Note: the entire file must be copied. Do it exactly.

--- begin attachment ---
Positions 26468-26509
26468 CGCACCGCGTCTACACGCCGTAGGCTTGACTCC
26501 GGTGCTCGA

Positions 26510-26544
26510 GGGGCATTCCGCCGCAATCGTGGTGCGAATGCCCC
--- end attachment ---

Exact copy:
Positions 26468-26509
26468 CGCACCGCGTCTACACGCCGTAGGCTTGACTCC
26501 GGTGCTCGA

Positions 26510-26544
26510 GGGGCATTCCGCCGCAATCGTGGTGCGAATGCCCC